“It’s worth pursuing them both at the same time,” she says.

Peters says she believes she could raise enough money for a 200-meter track at Brooks Park from private donors. As for the larger track at Olympia, McKnight says it would be a multimillion-dollar project and that a funding source would have to be identified.

“It would be wonderful for the community,” she says. “We just have to find the resources to make it happen.”  https://www.businessreport.com/article/brec-looking-funds-develop-400-meter-public-track-perkins-road-park

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Personally torn on this....Figured this would come up again before the end of the year...people from the nearby area were surveyed as yo why they were not going to the zoo?

Consultants again urge BREC to consider relocating Baton Rouge Zoo from its off-the-beaten-track site near Baker

Baton Rouge Zoo consultants told the BREC Board of Commissioners on Wednesday the zoo cannot be successful in the future with its current model and presented a plan that includes scouting locations for a new and improved zoo.

Philadelphia-based consultants Schultz & Williams started a feasibility study over the summer on a $110 million upgrade to the zoo. They updated the BREC board Wednesday with some of their most current findings.

Past discussions about relocating the zoo from its out-of-the-way location on Thomas Road in Baker have led to political squabbles between the northern and southern parts of the parish. Some politicians who represent north Baton Rouge, like state Sen. Sharon Weston Broome, D-Baton Rouge, and Metro Councilwoman Chauna Banks-Daniel, have already said they will oppose moving the zoo.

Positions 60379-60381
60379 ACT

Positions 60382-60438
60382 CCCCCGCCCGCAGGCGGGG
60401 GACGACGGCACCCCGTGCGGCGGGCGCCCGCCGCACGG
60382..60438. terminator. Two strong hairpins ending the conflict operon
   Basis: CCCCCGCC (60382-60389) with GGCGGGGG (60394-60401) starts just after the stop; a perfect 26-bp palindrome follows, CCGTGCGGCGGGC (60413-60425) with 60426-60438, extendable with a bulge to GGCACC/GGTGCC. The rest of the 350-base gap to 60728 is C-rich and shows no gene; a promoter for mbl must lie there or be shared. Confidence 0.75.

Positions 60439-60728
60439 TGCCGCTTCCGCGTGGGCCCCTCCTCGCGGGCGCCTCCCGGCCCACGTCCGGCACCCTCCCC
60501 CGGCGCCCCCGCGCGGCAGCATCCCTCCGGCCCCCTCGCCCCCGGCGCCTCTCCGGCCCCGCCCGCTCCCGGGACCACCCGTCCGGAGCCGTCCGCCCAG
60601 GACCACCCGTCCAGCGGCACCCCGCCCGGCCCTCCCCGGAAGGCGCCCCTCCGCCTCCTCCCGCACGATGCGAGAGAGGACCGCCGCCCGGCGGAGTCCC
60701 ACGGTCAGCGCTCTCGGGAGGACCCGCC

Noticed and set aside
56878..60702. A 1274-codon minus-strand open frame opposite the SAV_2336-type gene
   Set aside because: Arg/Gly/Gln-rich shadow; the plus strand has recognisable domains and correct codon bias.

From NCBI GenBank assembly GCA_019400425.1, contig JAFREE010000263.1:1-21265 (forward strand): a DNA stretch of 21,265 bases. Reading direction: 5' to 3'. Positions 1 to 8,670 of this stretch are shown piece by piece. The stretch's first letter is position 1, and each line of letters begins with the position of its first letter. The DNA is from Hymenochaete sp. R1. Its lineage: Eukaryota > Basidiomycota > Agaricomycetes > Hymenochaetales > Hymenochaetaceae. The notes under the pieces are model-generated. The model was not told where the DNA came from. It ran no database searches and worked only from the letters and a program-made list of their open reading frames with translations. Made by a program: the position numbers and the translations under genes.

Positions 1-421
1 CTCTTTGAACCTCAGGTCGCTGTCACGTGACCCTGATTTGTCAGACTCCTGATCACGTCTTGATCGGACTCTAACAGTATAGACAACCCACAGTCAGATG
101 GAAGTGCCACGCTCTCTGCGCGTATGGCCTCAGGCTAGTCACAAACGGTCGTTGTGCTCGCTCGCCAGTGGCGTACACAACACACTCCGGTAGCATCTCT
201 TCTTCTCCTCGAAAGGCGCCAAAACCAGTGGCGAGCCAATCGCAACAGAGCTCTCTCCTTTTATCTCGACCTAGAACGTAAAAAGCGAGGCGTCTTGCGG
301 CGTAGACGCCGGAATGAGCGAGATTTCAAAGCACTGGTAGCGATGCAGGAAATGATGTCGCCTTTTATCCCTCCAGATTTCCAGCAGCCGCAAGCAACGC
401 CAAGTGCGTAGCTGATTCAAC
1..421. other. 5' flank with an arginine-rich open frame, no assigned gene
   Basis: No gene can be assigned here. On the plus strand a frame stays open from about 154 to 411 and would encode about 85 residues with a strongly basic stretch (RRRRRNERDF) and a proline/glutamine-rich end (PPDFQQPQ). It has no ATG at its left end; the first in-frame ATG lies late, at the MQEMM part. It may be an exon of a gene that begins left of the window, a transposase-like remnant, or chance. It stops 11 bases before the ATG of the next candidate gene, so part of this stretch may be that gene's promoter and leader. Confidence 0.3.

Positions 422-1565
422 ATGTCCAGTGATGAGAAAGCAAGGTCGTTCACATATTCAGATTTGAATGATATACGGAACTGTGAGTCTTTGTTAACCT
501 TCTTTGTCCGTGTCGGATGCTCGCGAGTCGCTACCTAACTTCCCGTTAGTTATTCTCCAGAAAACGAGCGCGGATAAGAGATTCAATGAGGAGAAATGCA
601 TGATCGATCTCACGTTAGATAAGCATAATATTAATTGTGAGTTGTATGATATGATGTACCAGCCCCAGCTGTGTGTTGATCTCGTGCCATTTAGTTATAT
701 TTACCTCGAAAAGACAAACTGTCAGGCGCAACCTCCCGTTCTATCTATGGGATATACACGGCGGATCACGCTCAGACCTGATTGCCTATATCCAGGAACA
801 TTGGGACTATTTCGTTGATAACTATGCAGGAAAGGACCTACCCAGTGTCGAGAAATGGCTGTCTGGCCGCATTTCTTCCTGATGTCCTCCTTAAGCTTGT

“Location needs to be assessed to ensure maximum return to all,” the consultants reiterated in a PowerPoint presentation to the board on Wednesday. The consultants included Rick Biddle and Jill Macauley, of Schultz & Williams, and Jon Stefansson and Jennifer Finley, of CLR Design.

They told the BREC board that a zoo location would need to contain between 75 and 120 acres; the zoo has 140 acres but occupies only part of it. A new site would also need to come through a land donation or a long-term management agreement, they said.

Years ago, the Baton Rouge Zoo passed up an opportunity for a land donation that fits the criteria of what the consultants are looking for now.

In 2004, developer Ted Hicks offered the zoo 150 acres on O’Neal Lane off Interstate 12. But political turmoil quickly spoiled the deal.